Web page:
One issue that occurs frequently in statutory inquiry and operational case reports published by the Charity Commission is conflicts of interest that have, deliberately or unwittingly, gone unmanaged and have, in some cases, led to substantial private benefit.
The Charities Act 2011 sets out four areas, including audit requirements and trustee remuneration, where there are legal restrictions on what "connected persons" – typically including trustees, their relatives, business partners and others – can do.
However, these four definitions are far from clear-cut or consistent. Gareth Morgan (right), professor of charity studies at Sheffield Hallam University, says: "Someone who is a member of a charitable incorporated organisation but not a trustee is considered to be a connected person if the CIO wants to change the benefits to members in its constitution, but not if the CIO is disposing of land. On the other hand, a donor might be classed as a connected person when land issues arise, but not when remuneration is being considered." Morgan says this inconsistency causes headaches for trustees and their advisers.
Cecile Gillard (left), legal manager at the business advisers Burton Sweet, says the waters are muddied further by different definitions of connected persons appearing in company law, which applies to those charities registered at Companies House, and in the Sorp accounting standards.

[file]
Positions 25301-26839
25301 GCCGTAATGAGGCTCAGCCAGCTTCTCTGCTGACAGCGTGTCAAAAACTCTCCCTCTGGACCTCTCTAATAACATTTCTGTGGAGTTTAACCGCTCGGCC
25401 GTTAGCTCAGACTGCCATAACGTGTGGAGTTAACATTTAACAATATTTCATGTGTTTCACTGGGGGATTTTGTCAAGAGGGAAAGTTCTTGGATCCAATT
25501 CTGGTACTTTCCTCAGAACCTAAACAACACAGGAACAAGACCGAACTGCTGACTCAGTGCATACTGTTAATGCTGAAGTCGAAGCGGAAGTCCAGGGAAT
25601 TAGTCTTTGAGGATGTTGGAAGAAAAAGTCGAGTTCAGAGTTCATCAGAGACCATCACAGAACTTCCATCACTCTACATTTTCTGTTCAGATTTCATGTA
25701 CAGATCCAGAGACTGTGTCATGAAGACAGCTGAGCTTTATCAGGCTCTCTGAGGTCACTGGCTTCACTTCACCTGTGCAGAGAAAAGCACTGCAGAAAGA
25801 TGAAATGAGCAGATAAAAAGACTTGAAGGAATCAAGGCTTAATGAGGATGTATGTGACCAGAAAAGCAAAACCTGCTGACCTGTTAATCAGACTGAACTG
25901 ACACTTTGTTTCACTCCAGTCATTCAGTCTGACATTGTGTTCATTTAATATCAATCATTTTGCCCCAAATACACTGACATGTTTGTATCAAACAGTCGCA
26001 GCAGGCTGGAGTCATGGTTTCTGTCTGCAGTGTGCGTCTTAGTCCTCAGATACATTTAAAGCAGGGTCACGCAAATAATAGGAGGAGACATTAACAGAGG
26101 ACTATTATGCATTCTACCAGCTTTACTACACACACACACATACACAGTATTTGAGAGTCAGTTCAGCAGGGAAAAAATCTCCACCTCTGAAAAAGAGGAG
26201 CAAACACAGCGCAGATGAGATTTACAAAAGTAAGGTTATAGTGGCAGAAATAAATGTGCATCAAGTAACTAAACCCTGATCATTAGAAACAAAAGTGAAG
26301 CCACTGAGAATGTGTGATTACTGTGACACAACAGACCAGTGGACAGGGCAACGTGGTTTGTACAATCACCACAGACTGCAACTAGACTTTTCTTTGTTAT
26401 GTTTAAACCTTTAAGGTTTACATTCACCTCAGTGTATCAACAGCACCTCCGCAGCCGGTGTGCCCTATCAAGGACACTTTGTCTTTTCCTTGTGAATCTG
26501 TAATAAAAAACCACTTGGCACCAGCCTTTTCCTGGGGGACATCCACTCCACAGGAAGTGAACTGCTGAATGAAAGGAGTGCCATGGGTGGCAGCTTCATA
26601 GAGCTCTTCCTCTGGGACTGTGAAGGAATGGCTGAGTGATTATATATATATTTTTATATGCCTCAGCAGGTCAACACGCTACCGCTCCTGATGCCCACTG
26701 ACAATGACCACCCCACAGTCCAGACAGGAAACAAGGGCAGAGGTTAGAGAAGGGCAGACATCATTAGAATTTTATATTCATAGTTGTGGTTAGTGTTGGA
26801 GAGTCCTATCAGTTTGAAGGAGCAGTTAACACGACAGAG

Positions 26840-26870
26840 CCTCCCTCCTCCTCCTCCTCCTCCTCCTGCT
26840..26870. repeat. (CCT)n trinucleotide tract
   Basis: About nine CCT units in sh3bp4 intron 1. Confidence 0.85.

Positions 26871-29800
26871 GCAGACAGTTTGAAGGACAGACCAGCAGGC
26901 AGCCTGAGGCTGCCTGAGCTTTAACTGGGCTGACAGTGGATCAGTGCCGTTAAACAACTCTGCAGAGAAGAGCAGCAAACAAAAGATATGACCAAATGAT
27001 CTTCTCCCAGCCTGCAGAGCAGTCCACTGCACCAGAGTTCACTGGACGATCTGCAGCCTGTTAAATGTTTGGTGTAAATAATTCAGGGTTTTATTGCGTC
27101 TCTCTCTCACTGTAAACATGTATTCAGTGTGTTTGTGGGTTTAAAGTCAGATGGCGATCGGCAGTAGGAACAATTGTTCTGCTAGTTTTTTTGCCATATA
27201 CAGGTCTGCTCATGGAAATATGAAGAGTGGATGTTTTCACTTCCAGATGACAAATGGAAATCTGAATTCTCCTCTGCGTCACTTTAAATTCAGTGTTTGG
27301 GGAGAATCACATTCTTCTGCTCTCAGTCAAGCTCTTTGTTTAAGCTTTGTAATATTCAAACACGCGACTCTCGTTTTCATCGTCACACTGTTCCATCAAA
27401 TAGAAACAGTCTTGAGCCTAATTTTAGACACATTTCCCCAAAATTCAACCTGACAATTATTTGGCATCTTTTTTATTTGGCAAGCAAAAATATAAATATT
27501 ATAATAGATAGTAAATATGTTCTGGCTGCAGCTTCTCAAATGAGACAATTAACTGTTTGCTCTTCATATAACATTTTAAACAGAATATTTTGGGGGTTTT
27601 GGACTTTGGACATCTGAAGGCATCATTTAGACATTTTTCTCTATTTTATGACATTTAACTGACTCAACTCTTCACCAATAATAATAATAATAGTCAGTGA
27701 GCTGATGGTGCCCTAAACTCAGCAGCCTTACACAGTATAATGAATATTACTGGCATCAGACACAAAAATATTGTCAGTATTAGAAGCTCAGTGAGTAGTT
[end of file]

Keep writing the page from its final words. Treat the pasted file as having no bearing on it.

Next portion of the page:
Both Gillard and Morgan say the Law Commission, the independent reviewer of legislation, should examine this problem in its ongoing charity law project, although Gillard is cautious about how much this could achieve. "It is unrealistic to imagine a nice simple set of new rules on all relevant areas could be drawn up," she says.
The Law Commission's consultation on proposed amendments to the law closes on 3 July and does not address this issue. It seems unlikely it will be added; a spokeswoman for the Law Commission says it "does not fall within our terms of reference", and those terms could be changed only after conversation with the government.
This might be disappointing for Gillard, Morgan and others, but less so for the Charity Commission. A spokeswoman for the regulator says it is important to remember that trustees' responsibility for managing conflicts of interest goes beyond simply defining who is a connected person.
"Whether or not a person falls within any statutory definition of 'connected person' would not preclude the transaction in which that person was involved with the charity being challenged," she says. She adds that the commission would rather focus on trustees' understanding of those broader duties than on creating a new global definition of connected persons.